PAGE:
With so much technology being developed, I sometimes wonder about the intersection of technology and progress. Are we really achieving progress through technological innovation?
Are these examples of progress?
- I observe people walking about with their heads down focused on texting or running apps on smartphones. I have witnessed people colliding with stationary and moving objects as well as near accidents with people walking into the path of moving vehicles.
- A group of young people are sitting in a cafe or other venue texting with each other on smartphones. Is it not better for them to socialize in the physical world when they have the chance?
- Smartphone usage while driving a car, either talking or texting.
- Crackberry users of smartphones from RIM.
What about the notion that technology is supposed to return more leisure time to people? By now, that is pretty much myth. I do not know of many professions where people are actually working fewer hours due to the availability of technology.
How about us using our smartphones? If you own a smartphone and if you’re reading this then chances are you do. Then you’ll be all too aware of the nightly ritual of plugging in your mobile to charge it ready for the morning. Few of today’s top models can last more than a full day of steady use, with current lithium-ion technology struggling to keep pace with the growth in screen sizes and power requirements of our handsets.
But why is battery technology lagging and why doesn’t it seem to be getting any better? I’ve analysed the current state of the market to bring you the reasons why you have to charge your phone every night and how that could change over the next few years.
A very brief, simplified science lesson: the lithium-ion battery inside your phone isn’t fully lithium, and if it was, it would last a lot longer. Every battery has three main components: an electrolyte providing electrons, an anode discharging them, and a cathode receiving them.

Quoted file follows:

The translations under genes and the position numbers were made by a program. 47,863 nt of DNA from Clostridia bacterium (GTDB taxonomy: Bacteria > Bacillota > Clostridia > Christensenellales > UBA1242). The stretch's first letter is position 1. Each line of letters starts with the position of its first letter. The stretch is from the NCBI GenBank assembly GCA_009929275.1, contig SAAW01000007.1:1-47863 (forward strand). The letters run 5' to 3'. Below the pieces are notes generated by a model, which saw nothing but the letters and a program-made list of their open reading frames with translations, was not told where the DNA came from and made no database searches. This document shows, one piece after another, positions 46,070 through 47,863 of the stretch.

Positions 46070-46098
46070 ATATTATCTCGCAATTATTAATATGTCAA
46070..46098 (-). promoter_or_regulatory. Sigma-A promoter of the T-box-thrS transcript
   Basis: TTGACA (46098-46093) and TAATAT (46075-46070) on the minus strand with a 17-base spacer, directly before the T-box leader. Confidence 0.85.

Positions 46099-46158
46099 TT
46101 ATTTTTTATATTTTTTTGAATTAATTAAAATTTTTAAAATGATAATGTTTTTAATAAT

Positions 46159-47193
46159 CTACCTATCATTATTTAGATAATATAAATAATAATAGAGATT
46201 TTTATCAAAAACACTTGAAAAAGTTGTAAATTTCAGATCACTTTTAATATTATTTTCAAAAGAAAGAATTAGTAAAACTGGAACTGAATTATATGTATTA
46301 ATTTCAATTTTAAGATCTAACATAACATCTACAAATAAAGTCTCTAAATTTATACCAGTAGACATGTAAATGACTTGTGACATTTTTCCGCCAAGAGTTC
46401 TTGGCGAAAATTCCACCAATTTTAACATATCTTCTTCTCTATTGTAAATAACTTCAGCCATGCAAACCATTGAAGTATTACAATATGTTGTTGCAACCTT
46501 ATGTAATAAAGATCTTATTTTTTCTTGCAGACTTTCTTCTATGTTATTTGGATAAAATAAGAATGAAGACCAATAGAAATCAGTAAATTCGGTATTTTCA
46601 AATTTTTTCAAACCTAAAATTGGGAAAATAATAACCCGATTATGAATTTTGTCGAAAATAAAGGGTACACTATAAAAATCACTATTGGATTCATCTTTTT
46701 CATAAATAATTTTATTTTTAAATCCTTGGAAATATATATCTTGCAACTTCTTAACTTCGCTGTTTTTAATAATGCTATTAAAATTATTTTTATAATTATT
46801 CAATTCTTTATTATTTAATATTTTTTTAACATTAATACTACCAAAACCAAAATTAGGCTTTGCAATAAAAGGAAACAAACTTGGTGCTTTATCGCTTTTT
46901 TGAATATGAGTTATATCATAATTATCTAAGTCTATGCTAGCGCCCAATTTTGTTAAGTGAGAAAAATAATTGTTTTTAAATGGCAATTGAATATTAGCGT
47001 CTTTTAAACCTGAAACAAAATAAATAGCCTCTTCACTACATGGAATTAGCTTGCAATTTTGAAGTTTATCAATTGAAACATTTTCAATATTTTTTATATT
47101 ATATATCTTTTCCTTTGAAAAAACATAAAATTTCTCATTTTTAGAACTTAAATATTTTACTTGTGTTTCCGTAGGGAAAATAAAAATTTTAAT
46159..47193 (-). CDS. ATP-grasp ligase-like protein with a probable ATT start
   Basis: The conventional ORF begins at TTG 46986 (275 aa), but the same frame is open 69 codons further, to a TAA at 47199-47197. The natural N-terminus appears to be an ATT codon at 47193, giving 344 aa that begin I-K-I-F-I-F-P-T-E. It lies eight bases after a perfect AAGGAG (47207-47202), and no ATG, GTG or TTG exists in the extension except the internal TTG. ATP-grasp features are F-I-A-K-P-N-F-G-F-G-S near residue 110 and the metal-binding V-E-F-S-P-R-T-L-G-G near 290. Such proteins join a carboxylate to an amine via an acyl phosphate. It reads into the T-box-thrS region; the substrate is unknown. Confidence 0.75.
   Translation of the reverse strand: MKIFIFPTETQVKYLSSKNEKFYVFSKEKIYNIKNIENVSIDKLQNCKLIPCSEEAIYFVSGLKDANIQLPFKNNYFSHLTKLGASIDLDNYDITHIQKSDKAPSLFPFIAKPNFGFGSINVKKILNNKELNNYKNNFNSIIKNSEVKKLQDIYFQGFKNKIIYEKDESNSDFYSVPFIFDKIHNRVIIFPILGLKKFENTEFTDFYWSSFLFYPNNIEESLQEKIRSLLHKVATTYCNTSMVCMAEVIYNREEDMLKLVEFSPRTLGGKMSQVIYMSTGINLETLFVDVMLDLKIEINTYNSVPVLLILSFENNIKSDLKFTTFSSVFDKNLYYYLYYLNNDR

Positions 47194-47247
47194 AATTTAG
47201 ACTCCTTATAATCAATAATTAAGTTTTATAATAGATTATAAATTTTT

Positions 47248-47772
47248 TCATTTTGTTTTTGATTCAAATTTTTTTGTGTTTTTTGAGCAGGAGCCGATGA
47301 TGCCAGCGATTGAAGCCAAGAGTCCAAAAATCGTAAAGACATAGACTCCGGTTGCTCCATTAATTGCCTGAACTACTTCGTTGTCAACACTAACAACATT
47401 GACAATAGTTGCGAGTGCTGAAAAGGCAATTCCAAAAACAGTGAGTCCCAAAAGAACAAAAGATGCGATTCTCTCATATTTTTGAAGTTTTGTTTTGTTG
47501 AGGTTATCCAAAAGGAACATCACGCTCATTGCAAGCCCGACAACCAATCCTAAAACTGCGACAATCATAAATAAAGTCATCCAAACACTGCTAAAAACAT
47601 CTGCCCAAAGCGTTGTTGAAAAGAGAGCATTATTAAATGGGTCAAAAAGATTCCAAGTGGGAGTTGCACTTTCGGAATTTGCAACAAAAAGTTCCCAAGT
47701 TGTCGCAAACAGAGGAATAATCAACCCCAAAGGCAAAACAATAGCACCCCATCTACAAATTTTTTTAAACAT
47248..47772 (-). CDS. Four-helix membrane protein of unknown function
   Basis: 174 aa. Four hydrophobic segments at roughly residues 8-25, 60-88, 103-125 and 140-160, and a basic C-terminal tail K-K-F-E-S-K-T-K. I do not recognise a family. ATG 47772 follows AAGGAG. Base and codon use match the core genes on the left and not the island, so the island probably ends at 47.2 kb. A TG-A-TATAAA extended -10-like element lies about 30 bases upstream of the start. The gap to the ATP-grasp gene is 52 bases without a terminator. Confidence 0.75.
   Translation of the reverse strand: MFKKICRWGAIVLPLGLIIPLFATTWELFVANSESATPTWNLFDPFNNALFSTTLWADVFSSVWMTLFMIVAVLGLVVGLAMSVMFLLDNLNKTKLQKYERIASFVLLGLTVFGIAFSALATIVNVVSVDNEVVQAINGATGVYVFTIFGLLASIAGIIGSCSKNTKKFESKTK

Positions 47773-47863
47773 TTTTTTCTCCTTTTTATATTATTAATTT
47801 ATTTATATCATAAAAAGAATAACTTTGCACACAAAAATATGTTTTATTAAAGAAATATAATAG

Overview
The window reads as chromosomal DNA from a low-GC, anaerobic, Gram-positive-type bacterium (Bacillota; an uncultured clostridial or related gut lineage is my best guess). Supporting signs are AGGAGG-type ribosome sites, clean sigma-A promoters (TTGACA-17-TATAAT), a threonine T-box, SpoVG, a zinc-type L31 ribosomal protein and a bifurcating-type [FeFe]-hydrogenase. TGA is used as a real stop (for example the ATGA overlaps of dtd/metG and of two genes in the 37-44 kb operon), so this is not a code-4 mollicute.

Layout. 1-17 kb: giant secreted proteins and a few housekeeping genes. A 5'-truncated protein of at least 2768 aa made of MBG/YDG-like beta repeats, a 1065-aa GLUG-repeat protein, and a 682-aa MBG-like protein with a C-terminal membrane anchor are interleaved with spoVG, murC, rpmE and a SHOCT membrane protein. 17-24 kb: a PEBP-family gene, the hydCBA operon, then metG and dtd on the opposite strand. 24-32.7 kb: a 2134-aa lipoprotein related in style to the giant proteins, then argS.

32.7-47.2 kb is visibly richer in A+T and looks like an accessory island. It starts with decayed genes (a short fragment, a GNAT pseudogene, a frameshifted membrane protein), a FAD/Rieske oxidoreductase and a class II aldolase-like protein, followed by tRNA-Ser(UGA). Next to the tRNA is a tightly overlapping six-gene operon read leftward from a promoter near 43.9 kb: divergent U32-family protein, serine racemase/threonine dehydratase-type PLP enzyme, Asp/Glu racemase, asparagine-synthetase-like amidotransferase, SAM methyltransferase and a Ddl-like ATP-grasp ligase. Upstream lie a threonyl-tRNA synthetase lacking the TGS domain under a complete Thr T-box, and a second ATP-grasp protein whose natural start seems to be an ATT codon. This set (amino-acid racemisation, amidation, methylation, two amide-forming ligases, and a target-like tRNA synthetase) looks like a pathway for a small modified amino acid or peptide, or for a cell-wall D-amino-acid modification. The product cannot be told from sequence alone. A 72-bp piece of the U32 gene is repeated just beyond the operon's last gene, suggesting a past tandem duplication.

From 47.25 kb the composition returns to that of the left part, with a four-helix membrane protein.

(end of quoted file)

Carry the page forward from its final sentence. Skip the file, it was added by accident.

Not really are we achieving progress with much lesser work because of technology but will also add up problems about batteries easily drained.
Anyhow, I still love technology. I love technology but I don’t know if my life’s been improved. Like everybody I spend a lot of time browsing my phone but equally I’m aware that’s kind of disgusting. I’ll go off on holiday with my partner and we are sitting on some amazing beach and she’s looking through Twitter. I always feel a bit sad, but I’m equally aware that I do that same thing.
It is apparent that technology has the potential to harm or enhance our social skills and social life. The key is to analyse how technology affects us socially. Do technologies help you build positive, meaningful relationships, or do technologies hinder this process? Are you better able to communicate, listen, and share because of the technologies in your life? Do you use technologies to improve your relationships and build new ones? Are you letting a few choice people know who you are and what you contribute to this world, or are you merely distracting yourself with shallow pursuits? Does technology increase or decrease your concern for others, your compassion for others, and your desire to serve them? Such are the critical questions regarding technology and social development.